Showing posts with label Fran Larsen. Show all posts
Showing posts with label Fran Larsen. Show all posts

Friday, February 27, 2015

The Painter’s Emotional Lens

By Judy Feldman | www.wildemeyer.com

We often think of landscape paintings as representational art. But, in fact, many artists are so inspired by the landscape they are experiencing, they prefer to convey these scenes through the lens of their emotions.

I recently attended a lecture by a docent from the Phoenix Art Museum about the Hudson River School. These American painters of the 19th century hiked in uncharted territory of upstate New York, in awe of the wilderness around them. They sketched and wrote their memories on site; then created paintings in their studios that we would call realistic, but which conveyed their fascination with and love of nature.

Dawn Mountain Glow
Fran Larsen
Today, some contemporary painters express their reactions to a landscape in a different way. They choose to ignore local color and instead, use hues that convey their emotions rather than describe what they see. Others prefer to express themselves with more stylized, abstract versions of physical realities. To explore these different concepts of landscape painting, I called two artists from Wilde Meyer whose work I admire.

When she moved to Santa Fe, Fran Larsen was thrilled by the wonderful light there, the amazing landscape and the interesting cultures of its residents. Fran says that her paintings are metaphors of her reaction to these unique New Mexican characteristics.

“I’m inspired by the way the environment here makes me feel,” she says. “Because of the intense light, I see color in entirely different ways. Once color becomes arbitrary – rather than local – shapes can be arbitrary as well.”

Hidden in the Mountains
Fran Larsen
Inspiration for her painting entitled “Dawn Mountain Glow” came as Fran was looking out her window at the canyon below her house. She painted the arroyo that runs through the canyon – a technique she often employs. “Roads and rivers are entry points that take us into things, and I believe that each painting is an exploration for me and the viewer,” she says. As you can see, Fran’s choice of colors is personal, and doesn’t reference the local scene. I sense that her emotional lens was a joyful one – the vivid colors in the canyon and the sky make the painting energetic and pleasing.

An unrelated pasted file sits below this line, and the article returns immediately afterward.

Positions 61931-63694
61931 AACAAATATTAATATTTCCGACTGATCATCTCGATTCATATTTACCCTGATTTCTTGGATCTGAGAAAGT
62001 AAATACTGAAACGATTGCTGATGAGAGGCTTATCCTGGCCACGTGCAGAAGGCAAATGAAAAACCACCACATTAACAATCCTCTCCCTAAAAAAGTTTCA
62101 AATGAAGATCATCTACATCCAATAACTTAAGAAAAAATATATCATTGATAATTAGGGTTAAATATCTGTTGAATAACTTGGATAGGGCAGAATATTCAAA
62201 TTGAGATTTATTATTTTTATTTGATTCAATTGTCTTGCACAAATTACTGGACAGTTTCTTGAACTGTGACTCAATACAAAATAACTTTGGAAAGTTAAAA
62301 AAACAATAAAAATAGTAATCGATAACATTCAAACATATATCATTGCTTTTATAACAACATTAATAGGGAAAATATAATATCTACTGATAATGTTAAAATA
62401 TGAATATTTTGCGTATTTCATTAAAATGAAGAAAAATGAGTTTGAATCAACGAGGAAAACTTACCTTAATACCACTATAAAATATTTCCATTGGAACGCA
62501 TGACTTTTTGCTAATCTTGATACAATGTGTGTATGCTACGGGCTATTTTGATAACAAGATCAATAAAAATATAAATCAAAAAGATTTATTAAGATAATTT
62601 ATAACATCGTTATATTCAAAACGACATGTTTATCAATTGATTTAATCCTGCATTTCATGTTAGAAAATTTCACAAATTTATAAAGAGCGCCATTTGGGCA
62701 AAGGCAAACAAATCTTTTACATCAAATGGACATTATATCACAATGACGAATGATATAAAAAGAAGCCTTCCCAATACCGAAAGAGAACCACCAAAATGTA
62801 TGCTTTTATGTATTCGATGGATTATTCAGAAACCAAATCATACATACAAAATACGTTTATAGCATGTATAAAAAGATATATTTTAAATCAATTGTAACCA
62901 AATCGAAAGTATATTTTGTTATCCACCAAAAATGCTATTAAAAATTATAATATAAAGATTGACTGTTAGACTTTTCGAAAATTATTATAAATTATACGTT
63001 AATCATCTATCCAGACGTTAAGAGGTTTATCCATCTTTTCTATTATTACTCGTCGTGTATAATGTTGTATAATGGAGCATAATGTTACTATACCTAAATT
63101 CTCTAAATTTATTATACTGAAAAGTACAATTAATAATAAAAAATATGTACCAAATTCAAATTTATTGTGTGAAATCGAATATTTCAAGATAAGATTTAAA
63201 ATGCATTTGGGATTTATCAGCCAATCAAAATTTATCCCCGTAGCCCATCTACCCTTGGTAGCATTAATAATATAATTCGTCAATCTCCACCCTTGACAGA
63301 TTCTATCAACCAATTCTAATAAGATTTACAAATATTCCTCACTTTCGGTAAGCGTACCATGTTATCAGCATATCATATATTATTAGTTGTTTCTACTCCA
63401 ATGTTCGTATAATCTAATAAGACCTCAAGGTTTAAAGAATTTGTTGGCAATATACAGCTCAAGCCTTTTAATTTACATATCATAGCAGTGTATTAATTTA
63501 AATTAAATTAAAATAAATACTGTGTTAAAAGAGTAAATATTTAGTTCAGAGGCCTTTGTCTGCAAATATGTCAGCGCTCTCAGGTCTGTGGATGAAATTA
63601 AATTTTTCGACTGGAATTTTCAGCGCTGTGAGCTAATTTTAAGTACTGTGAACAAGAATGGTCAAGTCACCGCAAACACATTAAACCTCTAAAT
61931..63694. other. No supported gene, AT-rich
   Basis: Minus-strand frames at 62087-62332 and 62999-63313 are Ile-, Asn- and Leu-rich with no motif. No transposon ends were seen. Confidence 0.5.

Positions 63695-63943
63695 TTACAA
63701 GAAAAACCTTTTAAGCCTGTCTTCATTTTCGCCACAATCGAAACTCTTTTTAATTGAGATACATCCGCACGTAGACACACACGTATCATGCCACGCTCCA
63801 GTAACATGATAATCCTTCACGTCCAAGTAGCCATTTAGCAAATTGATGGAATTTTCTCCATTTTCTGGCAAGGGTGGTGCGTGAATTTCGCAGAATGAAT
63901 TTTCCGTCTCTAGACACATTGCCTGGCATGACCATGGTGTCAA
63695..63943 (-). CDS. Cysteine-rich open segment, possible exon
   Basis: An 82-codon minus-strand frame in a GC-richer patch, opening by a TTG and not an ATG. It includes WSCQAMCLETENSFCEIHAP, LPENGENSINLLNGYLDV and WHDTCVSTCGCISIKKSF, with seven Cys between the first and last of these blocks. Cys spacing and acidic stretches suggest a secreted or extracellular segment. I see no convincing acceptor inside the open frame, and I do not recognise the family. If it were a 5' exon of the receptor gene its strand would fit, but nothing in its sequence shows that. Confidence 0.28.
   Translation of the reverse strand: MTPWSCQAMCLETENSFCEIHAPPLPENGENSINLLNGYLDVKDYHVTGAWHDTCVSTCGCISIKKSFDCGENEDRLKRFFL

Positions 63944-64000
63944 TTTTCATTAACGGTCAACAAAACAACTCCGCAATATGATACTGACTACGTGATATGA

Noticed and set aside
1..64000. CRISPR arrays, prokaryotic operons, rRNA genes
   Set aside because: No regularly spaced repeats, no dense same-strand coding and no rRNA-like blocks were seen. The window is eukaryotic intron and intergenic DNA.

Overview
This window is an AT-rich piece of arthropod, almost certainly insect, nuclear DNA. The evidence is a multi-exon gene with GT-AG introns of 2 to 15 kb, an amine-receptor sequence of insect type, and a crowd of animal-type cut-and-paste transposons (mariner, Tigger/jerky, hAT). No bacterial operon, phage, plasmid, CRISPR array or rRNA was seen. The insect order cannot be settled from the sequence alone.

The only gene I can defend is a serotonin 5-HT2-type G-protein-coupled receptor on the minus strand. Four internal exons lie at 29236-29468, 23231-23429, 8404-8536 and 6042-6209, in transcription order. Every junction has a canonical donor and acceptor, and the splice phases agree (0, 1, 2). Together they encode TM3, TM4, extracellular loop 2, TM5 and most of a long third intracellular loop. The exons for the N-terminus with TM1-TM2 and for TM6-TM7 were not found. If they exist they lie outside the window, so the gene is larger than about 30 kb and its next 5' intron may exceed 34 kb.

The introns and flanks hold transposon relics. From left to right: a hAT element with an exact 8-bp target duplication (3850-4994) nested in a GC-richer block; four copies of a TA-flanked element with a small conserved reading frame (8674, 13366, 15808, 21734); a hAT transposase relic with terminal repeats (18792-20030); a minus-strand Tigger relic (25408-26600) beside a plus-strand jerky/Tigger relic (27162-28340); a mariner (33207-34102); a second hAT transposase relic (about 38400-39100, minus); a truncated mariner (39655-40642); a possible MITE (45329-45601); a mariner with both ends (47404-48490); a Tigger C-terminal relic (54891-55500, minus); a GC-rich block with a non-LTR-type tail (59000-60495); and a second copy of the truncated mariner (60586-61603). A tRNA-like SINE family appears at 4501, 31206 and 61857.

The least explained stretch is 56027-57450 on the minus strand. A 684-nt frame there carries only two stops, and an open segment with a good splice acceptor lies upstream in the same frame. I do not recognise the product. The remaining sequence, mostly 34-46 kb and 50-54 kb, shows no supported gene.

Fran departs from realism in other ways. In her painting entitled “Hidden in the Mountains,” she makes no attempt to portray a three-dimensional depth of field. “This painting is about a landscape, but my interest here is design and the use of flat space – a more cubist approach,” she says. Fran explains that she contrasts light and dark areas, using hues that vary in intensity, to give the painting a “feeling of push and pull.” She uses small dots to enliven the shapes and add texture.

There is another unique element in Fran’s paintings – the frames themselves. She designs, constructs and paints each frame to complement the painting. “The frame reasserts that the painting is an object, as opposed to a representation,” she says.


Sunlit Canyon
Sushe Felix
Sushe Felix lives in Colorado. Her southwest landscapes have a distinctive style, which she claims is derived from her interest in American abstract painters from the 1930’s and 40s, as well as the modernist movement. “In particular, I’ve been influenced by Raymond Jonson, who led the Transcendental Painting Group in Santa Fe,” Sushe explained.

Late Night Reflection
Sushe Felix
I looked up the group on Google, and found that the aim of the Transcendental Painting Group was "to defend, validate and promote abstract art. They sought to carry painting beyond the appearance of the physical world, through new expressions of space, color, light and design."

Thomas Hart Benton, who was at the forefront of the Regionalist movement, also influenced Sushe, as did the southwest regionalist painters, who took the local landscape and abstracted it. Sushe does that in her own way, with a strong focus on forms, shapes and color. You can see her unique style in two of her paintings, entitled “Sunlit Canyon” and “Late Night Reflection.” She likes to define the shapes of the mountains and sky with sharp edges, but contrasts that with soft shapes inside the borders. When I asked her how she created the delicate areas of clouds, mountains and trees, she said that she uses old brushes to scrub acrylic paint on her canvas to create a pastel-like effect. “I studied pastel in college, so I know how to blend very well,” she says.